On Fri 01 Jun 2012 20:28 +0000, Xyne wrote:
Loui Chang wrote:
It may be a bit of chicken-and-egg, though. The ppc/arm userbase might grow if arch is seen stable enough and seems to have sufficient packages, possibly making it worth being supported, but the lack of infrastructure won't make that so possible.
Yes, I also see it as a way of welcoming the ppc/arm/etc userbase into the main Arch collective, and adding their technological distinctiveness to our own.
At first I thought to propose a naming scheme for architecture-specific packages similar to VCS or programming language module packages, but that would be messy. The real problem is that each architecture has a different "namespace" for packages. It just so happens that i686 and x86_64 packages often require no changes, so we can use the same PGKBUILD for both.
I doubt that there is any impetus for it, but the ideal solution would be to separate the namespaces in ABS and AUR. Most PKGBUILDs would remain the same. Packages for multiple architectures would be copied into each namespace (e.g. arch=(i686 x86_64) would be copied to i686 and x86_64). This is what happens with built packages already, but the PKGBUILDs are still jumbled together in ABS and AUR for <convenience|laziness|tradition|tacos>.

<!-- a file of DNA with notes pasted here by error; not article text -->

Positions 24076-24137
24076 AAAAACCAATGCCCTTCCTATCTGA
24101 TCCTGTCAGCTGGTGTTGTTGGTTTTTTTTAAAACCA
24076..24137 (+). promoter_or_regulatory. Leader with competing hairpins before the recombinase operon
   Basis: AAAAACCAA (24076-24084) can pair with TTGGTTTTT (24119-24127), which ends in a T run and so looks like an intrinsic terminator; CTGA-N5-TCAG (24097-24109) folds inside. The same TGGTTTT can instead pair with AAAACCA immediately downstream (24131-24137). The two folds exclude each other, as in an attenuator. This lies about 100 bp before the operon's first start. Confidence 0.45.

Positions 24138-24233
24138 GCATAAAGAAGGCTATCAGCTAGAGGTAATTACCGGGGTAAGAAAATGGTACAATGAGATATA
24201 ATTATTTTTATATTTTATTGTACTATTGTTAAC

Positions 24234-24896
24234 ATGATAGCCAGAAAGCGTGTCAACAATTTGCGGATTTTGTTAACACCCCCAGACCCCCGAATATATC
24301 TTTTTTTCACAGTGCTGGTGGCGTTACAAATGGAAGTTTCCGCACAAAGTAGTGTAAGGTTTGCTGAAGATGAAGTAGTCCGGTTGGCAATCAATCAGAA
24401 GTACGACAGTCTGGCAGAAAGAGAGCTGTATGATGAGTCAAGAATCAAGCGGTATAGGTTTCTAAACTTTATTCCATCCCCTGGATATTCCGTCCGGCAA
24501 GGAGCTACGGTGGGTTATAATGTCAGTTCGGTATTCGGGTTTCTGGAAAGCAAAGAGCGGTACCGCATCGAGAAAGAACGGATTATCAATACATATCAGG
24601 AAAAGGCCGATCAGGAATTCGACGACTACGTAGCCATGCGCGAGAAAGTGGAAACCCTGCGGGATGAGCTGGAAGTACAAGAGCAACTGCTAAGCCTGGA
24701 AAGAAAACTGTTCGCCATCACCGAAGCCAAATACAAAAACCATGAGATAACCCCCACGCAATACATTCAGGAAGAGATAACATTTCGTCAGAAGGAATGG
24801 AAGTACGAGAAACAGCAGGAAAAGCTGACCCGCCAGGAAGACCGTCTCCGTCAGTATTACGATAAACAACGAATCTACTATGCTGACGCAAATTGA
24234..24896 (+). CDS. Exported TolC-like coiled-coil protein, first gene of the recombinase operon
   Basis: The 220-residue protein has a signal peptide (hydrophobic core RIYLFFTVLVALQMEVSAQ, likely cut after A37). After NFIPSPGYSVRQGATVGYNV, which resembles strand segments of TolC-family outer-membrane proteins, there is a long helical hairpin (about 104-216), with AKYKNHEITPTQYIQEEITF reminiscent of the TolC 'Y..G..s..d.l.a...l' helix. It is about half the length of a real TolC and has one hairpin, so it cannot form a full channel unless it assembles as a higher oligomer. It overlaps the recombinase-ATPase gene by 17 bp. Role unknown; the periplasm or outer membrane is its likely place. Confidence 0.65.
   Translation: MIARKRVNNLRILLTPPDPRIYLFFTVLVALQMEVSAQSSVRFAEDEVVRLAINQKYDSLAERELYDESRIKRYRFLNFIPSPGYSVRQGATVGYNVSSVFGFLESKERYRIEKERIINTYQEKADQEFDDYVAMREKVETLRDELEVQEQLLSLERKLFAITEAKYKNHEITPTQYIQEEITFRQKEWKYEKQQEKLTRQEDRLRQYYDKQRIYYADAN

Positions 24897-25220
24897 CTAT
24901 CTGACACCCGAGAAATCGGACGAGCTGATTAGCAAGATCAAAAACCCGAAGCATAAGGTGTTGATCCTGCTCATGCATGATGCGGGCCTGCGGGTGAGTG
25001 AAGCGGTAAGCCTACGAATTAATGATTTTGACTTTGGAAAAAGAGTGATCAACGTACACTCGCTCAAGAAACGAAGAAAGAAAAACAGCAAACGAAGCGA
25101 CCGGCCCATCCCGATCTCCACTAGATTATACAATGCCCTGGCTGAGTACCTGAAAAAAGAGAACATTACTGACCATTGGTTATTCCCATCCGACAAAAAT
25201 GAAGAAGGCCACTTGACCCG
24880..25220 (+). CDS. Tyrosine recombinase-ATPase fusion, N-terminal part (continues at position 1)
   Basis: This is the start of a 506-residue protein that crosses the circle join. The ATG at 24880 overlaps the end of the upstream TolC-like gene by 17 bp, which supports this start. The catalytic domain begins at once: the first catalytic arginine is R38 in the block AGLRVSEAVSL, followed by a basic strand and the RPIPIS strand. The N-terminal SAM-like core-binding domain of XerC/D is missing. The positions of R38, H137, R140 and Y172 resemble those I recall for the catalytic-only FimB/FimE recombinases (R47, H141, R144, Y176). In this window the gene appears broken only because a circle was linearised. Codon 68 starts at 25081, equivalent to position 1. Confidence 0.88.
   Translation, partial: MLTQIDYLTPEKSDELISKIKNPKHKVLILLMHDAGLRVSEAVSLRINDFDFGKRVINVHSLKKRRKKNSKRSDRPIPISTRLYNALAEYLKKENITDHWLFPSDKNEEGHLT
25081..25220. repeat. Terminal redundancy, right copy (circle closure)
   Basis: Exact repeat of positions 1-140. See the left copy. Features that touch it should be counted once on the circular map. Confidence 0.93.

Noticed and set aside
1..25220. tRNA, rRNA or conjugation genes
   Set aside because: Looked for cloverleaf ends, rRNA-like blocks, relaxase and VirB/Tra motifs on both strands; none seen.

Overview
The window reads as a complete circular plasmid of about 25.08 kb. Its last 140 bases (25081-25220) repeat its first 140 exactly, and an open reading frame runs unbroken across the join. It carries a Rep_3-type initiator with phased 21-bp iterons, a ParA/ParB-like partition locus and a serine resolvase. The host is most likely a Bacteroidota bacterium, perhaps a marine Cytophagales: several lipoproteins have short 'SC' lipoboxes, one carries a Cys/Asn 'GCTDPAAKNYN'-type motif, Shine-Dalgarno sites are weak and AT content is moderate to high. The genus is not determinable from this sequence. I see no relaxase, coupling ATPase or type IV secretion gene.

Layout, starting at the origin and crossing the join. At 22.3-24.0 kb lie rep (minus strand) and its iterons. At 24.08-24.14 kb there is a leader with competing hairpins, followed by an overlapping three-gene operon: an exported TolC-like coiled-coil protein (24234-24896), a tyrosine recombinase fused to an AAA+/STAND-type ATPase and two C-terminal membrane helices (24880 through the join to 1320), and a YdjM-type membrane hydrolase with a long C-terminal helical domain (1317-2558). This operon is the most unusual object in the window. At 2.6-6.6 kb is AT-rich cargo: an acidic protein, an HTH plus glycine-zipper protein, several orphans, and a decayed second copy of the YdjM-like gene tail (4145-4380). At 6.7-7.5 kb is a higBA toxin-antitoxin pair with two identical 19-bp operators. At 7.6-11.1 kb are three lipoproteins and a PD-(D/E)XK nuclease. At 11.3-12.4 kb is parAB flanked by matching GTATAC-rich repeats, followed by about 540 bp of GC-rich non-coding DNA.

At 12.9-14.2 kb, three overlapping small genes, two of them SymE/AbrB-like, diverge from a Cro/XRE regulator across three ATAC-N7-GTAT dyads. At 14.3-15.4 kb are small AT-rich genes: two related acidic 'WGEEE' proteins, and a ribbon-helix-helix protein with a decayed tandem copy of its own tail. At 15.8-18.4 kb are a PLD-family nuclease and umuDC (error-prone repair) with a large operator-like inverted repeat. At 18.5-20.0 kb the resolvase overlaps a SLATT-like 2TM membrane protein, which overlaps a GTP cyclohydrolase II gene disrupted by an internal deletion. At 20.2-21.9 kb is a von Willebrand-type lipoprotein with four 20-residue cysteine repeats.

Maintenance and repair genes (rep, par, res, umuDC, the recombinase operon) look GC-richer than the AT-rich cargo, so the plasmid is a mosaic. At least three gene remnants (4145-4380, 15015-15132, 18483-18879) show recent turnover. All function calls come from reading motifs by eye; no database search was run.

Yeah this is not a bad idea. It would reduce need for complexity in PKGBUILDs
The real change would be that instead of having PKGBUILDs with complicated if-then-else blocks to handle architecture, we would have PKGBUILDs for each architecture *in those cases*, i.e. when changes are required for a particular architecture. Or maybe we could just use the current split PKGBUILD framework for doing something similar, with architecture-specific packages named foo-<arch> in the PKGBUILD.
The problem is with the PKGBUILD design. It wasn't really designed for multi-architectures, or even for fully supporting source builds. I don't really like the idea of building hacks upon hacks upon a format ill-suited for current needs.
Meh, I'm mostly thinking out loud here. The point was simply that there would be a way to have a namespace for unsupported architectures living side-by-side with the supported ones.
Ultimately I still think that it's unfortunate that all of the metadata is locked up in Bash. It difficilitates the creation of many practical metapackaging tools.
Yep. In terms of metadata I guess a good first step would be to use some simple clean format that is meant for data, not execution. Maybe pkginfo, (pacman db), yaml or something.